150,000 homeless in Delhi, no shelter for women


New Delhi : An estimated 150,000 people are homeless in the national capital, nearly 10,000 destitute women have not even one designated shelter, and with a harsh winter forecast, matters are only going to get worse, say the NGOs campaigning for the homeless.

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“In a city that prides itself on its inspirational ‘world-class’ status, it is a glaring failure of the state that so many people continue to be forced to live on the streets without any available recourse,” says Paramjeet Kaur, director of Aashray Adhikar Abhiyan (AAA), which aims to empower and mobilise the homeless.

“Even more horrifying is the fact that there is not even one shelter for the city’s over 10,000 homeless women.”

Though the city tends to blame the homeless for their own plight and washes its hands of all legal and moral responsibility to protect and provide for them, it fails to address the structural and systemic factors that lead to homelessness, maintains Indu Prakash Singh, Theme Leader (Shelters & Housing) of ActionAid.

“The most critical of these are the non-existence of low cost and public housing, large-scale eviction drives and slum demolitions without adequate livelihood-based rehabilitation and resettlement, and shift in land-use towards intensive infrastructure development such as highways and shopping malls,” asserts Singh.

“The government’s current focus is on rapid urban renewal and city beautification at the cost of the poor.”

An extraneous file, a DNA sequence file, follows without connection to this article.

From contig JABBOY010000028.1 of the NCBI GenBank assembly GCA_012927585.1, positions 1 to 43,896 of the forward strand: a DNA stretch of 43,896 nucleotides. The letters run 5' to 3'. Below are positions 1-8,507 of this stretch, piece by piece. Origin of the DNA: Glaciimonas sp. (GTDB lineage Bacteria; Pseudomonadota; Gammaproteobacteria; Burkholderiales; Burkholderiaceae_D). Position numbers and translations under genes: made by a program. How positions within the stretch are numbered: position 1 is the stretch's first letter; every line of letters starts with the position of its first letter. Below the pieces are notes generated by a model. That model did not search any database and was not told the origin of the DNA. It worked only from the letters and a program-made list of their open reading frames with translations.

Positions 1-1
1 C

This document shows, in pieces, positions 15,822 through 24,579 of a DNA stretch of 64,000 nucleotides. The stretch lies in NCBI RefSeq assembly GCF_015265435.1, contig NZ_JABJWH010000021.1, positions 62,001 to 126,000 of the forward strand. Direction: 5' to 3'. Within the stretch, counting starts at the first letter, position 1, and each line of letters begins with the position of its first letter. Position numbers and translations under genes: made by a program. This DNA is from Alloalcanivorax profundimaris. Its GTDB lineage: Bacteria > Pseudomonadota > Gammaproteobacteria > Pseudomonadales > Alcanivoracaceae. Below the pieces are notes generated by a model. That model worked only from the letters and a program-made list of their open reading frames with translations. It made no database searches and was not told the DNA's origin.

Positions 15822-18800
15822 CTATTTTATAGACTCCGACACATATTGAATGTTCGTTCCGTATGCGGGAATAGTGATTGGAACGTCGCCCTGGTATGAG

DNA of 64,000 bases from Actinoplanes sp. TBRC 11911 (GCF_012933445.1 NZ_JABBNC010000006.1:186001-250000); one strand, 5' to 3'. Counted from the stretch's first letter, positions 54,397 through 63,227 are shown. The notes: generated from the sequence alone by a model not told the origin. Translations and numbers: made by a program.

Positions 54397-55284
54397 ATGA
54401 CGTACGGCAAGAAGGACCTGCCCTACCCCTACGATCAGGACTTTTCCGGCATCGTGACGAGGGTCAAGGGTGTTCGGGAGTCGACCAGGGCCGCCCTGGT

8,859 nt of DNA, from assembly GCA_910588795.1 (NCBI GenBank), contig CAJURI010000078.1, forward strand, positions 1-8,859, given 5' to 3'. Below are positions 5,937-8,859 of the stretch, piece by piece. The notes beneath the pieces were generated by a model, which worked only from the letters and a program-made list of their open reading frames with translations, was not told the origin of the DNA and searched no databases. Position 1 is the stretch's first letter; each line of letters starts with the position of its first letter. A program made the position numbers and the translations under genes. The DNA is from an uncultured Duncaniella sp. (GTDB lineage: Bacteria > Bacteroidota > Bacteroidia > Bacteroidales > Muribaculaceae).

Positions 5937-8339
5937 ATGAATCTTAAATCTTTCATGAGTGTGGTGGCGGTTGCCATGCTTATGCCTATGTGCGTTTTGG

Activists point out that the Municipal Corporation of Delhi runs only 10 permanent shelters for the homeless catering to around 2500 people, leaving over 98 percent of the city’s homeless to fend for themselves or be provided for by NGOs such as AAA which runs seven shelters.

In contrast, the New Delhi Municipal Corporation – supposedly India’s richest civic body – runs not a single shelter. The only shelter for homeless women in Delhi’s Yamuna Pushta, which was being run on a contractual basis by AAA for the MCD, was closed in June this year on grounds that the space was needed to store material for building a city centre nearby.

According to Shivani Chaudhry, associate coordinator of the Housing and Land Rights Network, the issue is not of paucity of funds or absence of space but of a complete lack of priority and concern.

“When the government can manage to raise money in the magnitude of Rs.105.71 billion for the first phase of the Delhi Metro, over Rs.10 billion for the high capacity bus corridor, and over Rs.52 billion for the 2010 Commonwealth Games, including the provision of free land for stadiums and other construction, why can’t it allocate funds and find space for public housing and shelters for the homeless?” she queries.

“The fact that there is no government data on homeless people in Delhi also reflects the government’s appalling negligence towards the issue. Existing estimates of the number of Delhi’s homeless are from the civil society,” insists Kaur.

“As Human Rights Day approaches on Dec 10, it is a matter of national shame that the country’s capital does not have shelters for the homeless.”

The groups have demanded reservation of land and earmarked funds for housing for all low-income groups, a halt to slum demolitions and forced evictions in the city, legal security of tenure to all slum dwellers, and their participation in the development of all city plans, including housing.